Tag Archives: Videos

“Learning Neighbourhoods” in Brazil (WISE session on Education and Community)

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Visit a session on ‘Education and Communiy’- Fostering local developmentat the last WISE conference in Doha in Nov 2012. There were representatives from Haiti, Qatar, Canada and Brazil.

I found it particularly interesting to listen to the experiences of the Brazilian participant, Ms. Natacha Costa, a psychologist and executive director of Apprendiz. She started working in a small community in 1997 in Vila Madalena in Sao Paulo and helped to develop an idea that led to the creation of a school model they call “Learning Neighborhoods”  (Bairro Escolas).

Their idea of  ‘connecting schools with the communities’  has spread now to some 32 000 (!) schools all over Brazil. It has become a powerful idea, radically transforming some of the old notions about learning and the role of schools.

Rod from British Columbia also said, there should be more ‘white space’ where teachers and students identify the needs of the community; also interesting for policy makers and implementation theorists, he spoke about the  ‘social license’, saying …instead of  ‘implementation models’, we ar talking about ‘affiliation models’: how to get people to affiliate to those larger ideas which transcend politics…THAT becomes a social license.”  This is to avoid getting ‘more of the same’…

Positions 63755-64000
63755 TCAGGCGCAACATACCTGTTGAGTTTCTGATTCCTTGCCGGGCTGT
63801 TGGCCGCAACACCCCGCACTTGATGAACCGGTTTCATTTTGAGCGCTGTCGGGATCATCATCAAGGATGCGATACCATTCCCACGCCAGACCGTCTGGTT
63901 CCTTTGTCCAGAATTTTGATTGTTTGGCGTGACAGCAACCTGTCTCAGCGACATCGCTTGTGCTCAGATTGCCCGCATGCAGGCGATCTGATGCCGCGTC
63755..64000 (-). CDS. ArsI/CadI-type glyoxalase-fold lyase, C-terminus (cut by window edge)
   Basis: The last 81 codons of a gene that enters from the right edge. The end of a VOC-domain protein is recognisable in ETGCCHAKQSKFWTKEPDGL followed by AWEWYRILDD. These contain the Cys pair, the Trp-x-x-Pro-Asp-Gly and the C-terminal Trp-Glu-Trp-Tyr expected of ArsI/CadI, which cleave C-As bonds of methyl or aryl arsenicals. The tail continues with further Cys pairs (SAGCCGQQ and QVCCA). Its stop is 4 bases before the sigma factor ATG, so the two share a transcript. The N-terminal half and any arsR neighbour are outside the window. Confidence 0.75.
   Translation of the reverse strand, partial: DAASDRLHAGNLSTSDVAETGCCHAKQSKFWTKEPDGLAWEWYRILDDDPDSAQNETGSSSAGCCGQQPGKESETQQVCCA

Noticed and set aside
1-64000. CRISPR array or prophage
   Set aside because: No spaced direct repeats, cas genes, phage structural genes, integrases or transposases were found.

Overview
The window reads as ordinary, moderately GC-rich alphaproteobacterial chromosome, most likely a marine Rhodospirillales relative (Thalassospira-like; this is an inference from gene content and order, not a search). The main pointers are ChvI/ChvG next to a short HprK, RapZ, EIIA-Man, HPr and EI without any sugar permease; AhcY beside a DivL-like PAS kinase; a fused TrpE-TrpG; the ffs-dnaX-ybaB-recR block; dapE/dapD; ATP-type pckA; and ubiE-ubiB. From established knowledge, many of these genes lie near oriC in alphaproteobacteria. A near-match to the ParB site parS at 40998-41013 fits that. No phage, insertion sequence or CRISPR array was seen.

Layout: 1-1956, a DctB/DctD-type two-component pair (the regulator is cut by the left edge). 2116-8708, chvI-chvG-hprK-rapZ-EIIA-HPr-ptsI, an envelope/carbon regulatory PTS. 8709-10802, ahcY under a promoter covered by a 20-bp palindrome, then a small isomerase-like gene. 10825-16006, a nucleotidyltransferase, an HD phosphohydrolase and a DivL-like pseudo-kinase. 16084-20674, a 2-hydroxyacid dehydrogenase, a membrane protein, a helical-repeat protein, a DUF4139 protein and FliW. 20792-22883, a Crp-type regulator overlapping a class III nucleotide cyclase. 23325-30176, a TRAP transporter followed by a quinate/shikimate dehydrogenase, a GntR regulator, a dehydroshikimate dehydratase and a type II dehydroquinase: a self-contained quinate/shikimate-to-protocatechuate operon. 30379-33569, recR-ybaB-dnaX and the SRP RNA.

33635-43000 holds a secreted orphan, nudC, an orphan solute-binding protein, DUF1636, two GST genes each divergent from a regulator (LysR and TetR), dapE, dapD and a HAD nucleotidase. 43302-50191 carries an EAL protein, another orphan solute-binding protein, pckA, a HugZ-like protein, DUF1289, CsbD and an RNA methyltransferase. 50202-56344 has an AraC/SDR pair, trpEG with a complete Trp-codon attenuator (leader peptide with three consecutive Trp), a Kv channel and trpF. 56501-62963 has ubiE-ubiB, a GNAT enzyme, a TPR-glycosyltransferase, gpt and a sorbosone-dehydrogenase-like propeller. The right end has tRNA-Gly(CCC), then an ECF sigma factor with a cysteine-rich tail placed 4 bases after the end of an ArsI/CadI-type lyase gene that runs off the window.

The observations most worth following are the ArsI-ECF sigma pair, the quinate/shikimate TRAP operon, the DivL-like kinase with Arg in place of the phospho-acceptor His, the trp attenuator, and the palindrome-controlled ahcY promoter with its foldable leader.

But, here are some of Natacha’s  comments (It gets interesting after 29:00 minutes):

(29:00 min) “…communities can only be engaged with something that is meaningful for them…( takes cue from the ‘African saying’ “it takes a village to raise a child”.

…We do not need more of the same…”schools do not have the monopoly of knowledge any more…they are more facilitators of development process…they have to be connected to the issues that are meaningful to the communities that they are based on…systematize what the people are discussing and what children are interested about…that’s the new role of schools…we have to learn how to build knowledge, how to learn and not just get information…32 000 schools have embarked upon creating neighbourhood school …each community with a different ideas and different ways of doing it … there is no prescription…only guidelines, themes & project that make sense to them … they have to be developed by themselves …”

(36.40 min) Then she makes a pretty powerful statement: Education is not about preparation for life…we usually work with that …most countries work with that…preparing kids for life… we hear that all the time in Brazil … what we notice in the community based approach is that, they are already living … they are alive…they have ideas, they have a background, they have social networks, they have interests, they have knowledge … kids have knowledge, they are competent, they can do thing … Working with the idea of preparing for life is like working with them like they were rats in a lab.”